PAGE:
This is more than a human support group.  The sacred blood of Jesus is here.  And we bring no sin which his blood cannot cleanse away: “. . . all sin.”  That sin weighing most heavily on your conscience – that is the sin Jesus bled for.  Step out into the light, as the Holy Spirit nudges you.  Then take the next step after that, then the next – a new person walking in the light day by day, continually cleansed.  No more hiding.  You’re free.

Here is the price we pay: putting our pride away and admitting the truth, moment by moment, as we walk together in the light of the Lord

“Prayer lays hold of  God’s plan and becomes the link between His will and its accomplishment on earth. Amazing things happen, and we are given the privilege of being the channels of the Holy Spirit’s prayer.”

~ Elisabeth Elliot

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Don Carson and I turn 65 this year. Pondering this, I wrote about it with a list of some amazing accomplishments by people older than 65.

Robert Yarbrough, one of the editors of the just-published Don Carson Festschrift, took note of my celebration of senior accomplishments, and wrote to Don and me to remind us of a very productive octogenarian, Adolf Schlatter, a German biblical scholar who died on this day in 1938.

If you’re in your sixties or seventies get ready to be inspired. Here’s what Yarbrough wrote to us:

[May I remind you of] Schlatter’s 11th hour productivity—nine critical commentaries, for example, published around or after his 80th birthday.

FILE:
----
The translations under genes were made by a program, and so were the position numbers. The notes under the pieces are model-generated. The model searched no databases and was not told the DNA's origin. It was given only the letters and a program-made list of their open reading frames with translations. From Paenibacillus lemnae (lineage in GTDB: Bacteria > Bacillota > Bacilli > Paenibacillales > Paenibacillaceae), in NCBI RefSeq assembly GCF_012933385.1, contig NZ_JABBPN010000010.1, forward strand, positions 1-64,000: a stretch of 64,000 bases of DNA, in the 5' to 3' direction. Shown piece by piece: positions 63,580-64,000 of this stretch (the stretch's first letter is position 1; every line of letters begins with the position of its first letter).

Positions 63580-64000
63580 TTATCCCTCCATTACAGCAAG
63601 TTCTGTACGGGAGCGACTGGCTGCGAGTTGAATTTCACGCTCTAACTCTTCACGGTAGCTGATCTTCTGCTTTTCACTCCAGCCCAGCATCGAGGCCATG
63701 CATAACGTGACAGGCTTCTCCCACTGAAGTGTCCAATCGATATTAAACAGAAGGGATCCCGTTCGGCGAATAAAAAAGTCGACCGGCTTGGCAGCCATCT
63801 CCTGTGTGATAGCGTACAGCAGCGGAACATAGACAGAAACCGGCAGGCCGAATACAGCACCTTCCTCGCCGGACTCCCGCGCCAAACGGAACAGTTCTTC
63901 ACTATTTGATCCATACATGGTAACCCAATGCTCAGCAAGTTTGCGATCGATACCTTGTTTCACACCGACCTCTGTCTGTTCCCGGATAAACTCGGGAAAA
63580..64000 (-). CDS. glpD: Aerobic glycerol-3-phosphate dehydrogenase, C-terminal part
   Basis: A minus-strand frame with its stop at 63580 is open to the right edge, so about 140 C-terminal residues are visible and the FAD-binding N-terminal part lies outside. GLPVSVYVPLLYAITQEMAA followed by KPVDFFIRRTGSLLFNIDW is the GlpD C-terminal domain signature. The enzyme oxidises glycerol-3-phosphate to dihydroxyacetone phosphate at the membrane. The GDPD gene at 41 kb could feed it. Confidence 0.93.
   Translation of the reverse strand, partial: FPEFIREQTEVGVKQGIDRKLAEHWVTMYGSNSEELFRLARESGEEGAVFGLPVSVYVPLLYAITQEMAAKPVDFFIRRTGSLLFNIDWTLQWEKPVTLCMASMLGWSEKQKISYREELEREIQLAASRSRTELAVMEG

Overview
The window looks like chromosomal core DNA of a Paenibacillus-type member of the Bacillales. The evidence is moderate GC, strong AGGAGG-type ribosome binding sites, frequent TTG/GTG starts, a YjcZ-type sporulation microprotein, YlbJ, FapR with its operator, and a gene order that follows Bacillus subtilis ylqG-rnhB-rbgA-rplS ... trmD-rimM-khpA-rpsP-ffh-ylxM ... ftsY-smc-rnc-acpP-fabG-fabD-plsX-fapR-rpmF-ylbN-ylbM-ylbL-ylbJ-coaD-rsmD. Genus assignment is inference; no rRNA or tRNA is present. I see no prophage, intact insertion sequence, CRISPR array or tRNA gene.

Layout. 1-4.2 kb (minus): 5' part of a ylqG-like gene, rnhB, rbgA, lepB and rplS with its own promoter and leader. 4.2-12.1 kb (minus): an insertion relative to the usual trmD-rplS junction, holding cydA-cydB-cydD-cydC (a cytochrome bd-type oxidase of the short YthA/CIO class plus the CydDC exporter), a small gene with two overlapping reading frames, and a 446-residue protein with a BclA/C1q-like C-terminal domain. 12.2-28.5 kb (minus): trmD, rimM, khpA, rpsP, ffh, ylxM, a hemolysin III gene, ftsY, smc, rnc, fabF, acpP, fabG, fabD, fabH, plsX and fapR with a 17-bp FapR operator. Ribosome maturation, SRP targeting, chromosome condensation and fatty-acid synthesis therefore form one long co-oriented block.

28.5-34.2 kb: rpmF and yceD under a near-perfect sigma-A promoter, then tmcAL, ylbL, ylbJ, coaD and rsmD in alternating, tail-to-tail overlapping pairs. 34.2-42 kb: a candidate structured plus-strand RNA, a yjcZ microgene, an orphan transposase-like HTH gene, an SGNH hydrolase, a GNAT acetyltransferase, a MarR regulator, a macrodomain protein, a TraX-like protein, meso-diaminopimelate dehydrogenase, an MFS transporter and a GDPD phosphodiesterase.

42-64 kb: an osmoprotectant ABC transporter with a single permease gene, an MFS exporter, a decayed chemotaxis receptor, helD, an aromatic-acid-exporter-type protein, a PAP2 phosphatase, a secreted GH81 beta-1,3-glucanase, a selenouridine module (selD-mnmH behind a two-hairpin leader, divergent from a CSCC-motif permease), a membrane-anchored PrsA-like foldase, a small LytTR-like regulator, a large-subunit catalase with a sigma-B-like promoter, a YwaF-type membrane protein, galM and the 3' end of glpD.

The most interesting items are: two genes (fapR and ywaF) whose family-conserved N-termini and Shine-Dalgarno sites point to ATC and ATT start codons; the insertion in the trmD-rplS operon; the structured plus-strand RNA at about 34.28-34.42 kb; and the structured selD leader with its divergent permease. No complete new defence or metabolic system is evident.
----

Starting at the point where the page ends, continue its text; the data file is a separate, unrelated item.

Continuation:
In fact, he published 13 major works beginning in 1926—four years past his 70th birthday.

This does not count a large number of shorter or more popular works. Nor his university lectures and seminars, which continued until [he was eighty], I believe.

Since neither of you smokes cigars at the rate he did (unless your Spurgeon sympathies are even more comprehensive than I am aware), you may well have even higher energy levels for even more years. May God grant it!

If you’re interested, here’s a list (PDF) of all his major works and when he wrote them.

Heavenly Father,

I pray for that you bring about a deep conviction of sin, a spiritual brokenness, a holy fear of you and a genuine repentance among your people. 

Grant us a deep spiritual hunger!

In Jesus Name!

Amen! 


Prayer must carry on our work as much as preaching; he preacheth not heartily to his people that will not pray for them.

~ Richard Baxter, 1615 – 1691

1. Harold Camping

2. Rob Bell